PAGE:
Sea level rise impacts, modeling and field data collection

Tiffany Anderson

In this project, we investigate the impacts of sea level rise on coastal areas, and try to understand how individual sources of coastal hazards (waves, groundwater, rainfall, etc.) interact with each other to contribute to overall hazards, to better inform coastal managers and stakeholders.  Collection of new data is an integral component of this effort, and we look to augment our current field methods by exploring new and affordable ways of capturing beach and nearshore properties in a notoriously challenging environment.


Geologic origin and evolution of atoll islands, coastal wetlands, and reefs under Pacific sea levels

Haunani Kane

In 2018 the coastal geology group traveled 480 nm to Lalo (French Frigate Shoals) to assess the impacts of sea level rise upon the low lying atoll islands in Papahānaumokuākea. Shortly after their visit, a category 3 Hurricane nearly erased some of the atoll islands at Lalo. Using geologic reef cores, and island sediment samples we interpret the formation and evolution of atoll islands in response to 3,000 years of storms and sea level change. Satellite imagery, and UAS derived 3D models are used to assess more recent impacts related to storms and sea level change. Through this approach, we hope to provide an example of how kupuna (ancestral) coral and sediment can be used to improve understanding of how islands and island people may be impacted in the future by changes in climate.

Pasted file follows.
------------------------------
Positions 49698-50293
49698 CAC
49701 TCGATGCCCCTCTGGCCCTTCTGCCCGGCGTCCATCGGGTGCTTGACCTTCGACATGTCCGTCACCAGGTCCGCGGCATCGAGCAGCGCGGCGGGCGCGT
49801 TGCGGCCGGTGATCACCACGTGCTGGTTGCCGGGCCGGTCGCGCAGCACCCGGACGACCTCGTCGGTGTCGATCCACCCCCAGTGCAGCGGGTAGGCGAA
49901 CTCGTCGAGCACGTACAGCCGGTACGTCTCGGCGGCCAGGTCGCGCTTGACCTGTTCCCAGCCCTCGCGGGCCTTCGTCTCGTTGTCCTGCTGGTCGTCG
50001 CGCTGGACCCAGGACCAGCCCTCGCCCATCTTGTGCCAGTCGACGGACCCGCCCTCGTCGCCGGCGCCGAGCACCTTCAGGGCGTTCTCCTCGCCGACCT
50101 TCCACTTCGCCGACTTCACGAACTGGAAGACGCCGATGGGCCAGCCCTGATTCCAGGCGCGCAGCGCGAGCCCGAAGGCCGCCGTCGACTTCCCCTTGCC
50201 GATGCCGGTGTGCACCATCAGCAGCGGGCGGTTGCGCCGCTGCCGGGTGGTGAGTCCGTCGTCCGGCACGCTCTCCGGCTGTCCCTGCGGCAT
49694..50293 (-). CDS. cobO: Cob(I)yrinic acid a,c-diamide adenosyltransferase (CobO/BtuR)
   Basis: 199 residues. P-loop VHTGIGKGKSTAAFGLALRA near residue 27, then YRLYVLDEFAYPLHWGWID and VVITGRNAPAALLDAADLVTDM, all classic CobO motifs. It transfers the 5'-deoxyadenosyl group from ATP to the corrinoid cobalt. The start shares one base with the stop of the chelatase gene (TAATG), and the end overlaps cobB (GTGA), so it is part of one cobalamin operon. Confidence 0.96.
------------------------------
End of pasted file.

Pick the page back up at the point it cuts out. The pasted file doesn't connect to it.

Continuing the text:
Geospatial analysis and modeling

Matt Barbee


Using WRF to assess hydrological flooding under higher sea levels

Kayla Yamamoto


Modeling SLR impacts using ROMS

Taylor Viti

To assess how Hawaiʻi’s flooding hazards are influenced by sea level rise, we are developing coastal-scale models that incorporate coupled ocean circulation, wave, and atmosphere modeling components. This project focuses on the storm-tide driven flooding hazard component of the larger research effort.


Coastal monitoring using Unmanned Aerial Systems (UAS)

Kristian McDonald

Developing monitoring methodologies using unmanned aerial systems (UAS, aka drones) to provide insight regarding beach variability at high spatial and temporal resolutions.


Beach conservation and backshore land use

Kammie Tavares

This project is working to understand patterns of historical shoreline change, backshore land use and hard shorelines today and in several sea level rise scenarios to improve management practices that affect beach conservation.


Interannual beach variability and nearshore sand variability

Anna Mikkelsen

A continued monitoring effort of Waikīkī Beach using remote sensing platforms while also incorporating nearshore sand dynamics to gain a better understanding of the beach system as a whole.


Probabilistic SLR flood modeling using ROMS reanalysis

Noah Paoa Kannegiesser

Determining the probability of coastal flooding based on sea level variability in different scenarios of sea level rise


Beach evolution in response to seasonal wave events

Julianne Kalksma

Continuing a third year of coastal monitoring of Waikīkī Beach with the intention of understanding the relationship between wave forcing and beach changes over this period.


Development of a Coastal Groundwater Monitoring Network in Honolulu’s Primary Urban Center, O‘ahu, Hawai‘i

Shellie Habel

Development of an expanded coastal groundwater monitoring network for use in improving simulations of present and future groundwater inundation (GWI)